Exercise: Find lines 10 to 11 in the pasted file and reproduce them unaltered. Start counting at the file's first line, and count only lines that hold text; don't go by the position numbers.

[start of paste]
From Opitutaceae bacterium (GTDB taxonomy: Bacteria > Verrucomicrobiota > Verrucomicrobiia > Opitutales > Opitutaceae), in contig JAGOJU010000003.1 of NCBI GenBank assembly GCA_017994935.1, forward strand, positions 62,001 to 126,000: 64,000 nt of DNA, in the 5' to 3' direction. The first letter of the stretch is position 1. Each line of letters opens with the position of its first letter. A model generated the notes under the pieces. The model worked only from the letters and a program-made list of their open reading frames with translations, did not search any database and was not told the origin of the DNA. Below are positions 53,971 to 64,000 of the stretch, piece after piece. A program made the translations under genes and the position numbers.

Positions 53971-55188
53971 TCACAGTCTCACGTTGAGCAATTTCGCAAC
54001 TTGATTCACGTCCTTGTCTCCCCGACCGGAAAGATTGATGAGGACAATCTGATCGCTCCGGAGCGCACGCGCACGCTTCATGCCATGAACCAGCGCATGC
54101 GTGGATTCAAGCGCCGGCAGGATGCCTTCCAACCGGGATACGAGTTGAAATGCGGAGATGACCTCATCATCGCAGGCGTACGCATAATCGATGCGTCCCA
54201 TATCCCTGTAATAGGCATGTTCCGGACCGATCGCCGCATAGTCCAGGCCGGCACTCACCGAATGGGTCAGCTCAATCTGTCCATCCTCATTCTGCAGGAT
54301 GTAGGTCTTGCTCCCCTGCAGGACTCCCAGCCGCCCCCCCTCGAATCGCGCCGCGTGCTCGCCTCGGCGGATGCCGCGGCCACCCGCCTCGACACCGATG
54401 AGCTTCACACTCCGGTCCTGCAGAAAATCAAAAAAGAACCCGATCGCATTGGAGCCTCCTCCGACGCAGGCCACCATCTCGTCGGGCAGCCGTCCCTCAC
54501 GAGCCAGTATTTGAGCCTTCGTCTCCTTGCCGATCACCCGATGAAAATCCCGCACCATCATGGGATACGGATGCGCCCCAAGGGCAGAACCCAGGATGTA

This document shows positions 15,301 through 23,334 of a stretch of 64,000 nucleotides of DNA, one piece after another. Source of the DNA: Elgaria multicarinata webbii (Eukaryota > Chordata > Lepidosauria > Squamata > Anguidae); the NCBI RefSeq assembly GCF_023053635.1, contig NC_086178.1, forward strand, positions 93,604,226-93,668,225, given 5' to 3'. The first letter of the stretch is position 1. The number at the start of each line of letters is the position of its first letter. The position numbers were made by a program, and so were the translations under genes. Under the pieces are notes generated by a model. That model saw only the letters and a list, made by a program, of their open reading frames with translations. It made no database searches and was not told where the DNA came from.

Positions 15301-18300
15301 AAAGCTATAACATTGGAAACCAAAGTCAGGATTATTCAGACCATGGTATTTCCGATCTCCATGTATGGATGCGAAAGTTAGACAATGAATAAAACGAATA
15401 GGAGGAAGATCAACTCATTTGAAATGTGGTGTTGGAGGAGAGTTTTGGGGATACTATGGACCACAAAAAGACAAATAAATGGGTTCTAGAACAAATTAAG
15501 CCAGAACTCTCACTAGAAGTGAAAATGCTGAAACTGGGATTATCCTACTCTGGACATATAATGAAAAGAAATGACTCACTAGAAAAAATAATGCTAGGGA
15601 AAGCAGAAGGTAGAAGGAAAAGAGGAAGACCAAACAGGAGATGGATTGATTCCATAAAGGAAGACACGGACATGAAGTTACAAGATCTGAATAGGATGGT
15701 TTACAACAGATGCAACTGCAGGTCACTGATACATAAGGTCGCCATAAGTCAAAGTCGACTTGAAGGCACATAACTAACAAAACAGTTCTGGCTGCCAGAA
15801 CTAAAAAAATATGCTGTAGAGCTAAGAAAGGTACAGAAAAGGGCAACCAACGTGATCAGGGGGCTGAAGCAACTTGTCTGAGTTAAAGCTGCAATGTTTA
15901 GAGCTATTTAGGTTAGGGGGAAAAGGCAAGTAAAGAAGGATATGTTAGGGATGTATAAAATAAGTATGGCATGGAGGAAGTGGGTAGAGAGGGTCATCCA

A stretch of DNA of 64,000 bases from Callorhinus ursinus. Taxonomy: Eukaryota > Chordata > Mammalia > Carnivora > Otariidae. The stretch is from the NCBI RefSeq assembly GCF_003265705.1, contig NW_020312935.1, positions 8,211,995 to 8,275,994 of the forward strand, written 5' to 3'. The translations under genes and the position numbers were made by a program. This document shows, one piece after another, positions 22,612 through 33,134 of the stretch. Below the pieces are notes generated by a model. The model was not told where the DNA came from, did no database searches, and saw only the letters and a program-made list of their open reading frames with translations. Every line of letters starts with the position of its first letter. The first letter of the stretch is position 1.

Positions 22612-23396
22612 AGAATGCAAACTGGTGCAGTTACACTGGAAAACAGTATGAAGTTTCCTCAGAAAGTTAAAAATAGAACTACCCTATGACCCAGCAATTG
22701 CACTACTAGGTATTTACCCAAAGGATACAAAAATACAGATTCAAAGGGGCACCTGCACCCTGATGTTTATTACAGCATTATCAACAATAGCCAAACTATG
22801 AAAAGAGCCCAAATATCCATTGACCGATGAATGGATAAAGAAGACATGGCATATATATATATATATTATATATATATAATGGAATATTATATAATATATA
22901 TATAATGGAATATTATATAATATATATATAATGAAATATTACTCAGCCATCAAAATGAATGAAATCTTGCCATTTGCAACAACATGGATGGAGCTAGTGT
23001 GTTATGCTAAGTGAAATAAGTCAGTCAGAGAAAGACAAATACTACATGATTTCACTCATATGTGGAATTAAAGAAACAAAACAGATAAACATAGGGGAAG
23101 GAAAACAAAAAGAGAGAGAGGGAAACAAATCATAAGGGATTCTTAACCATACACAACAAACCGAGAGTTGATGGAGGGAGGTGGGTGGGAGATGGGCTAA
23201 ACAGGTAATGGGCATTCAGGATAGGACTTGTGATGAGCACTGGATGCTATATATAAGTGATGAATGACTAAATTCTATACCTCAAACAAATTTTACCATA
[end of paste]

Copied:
This document shows positions 15,301 through 23,334 of a stretch of 64,000 nucleotides of DNA, one piece after another. Source of the DNA: Elgaria multicarinata webbii (Eukaryota > Chordata > Lepidosauria > Squamata > Anguidae); the NCBI RefSeq assembly GCF_023053635.1, contig NC_086178.1, forward strand, positions 93,604,226-93,668,225, given 5' to 3'. The first letter of the stretch is position 1. The number at the start of each line of letters is the position of its first letter. The position numbers were made by a program, and so were the translations under genes. Under the pieces are notes generated by a model. That model saw only the letters and a list, made by a program, of their open reading frames with translations. It made no database searches and was not told where the DNA came from.

Positions 15301-18300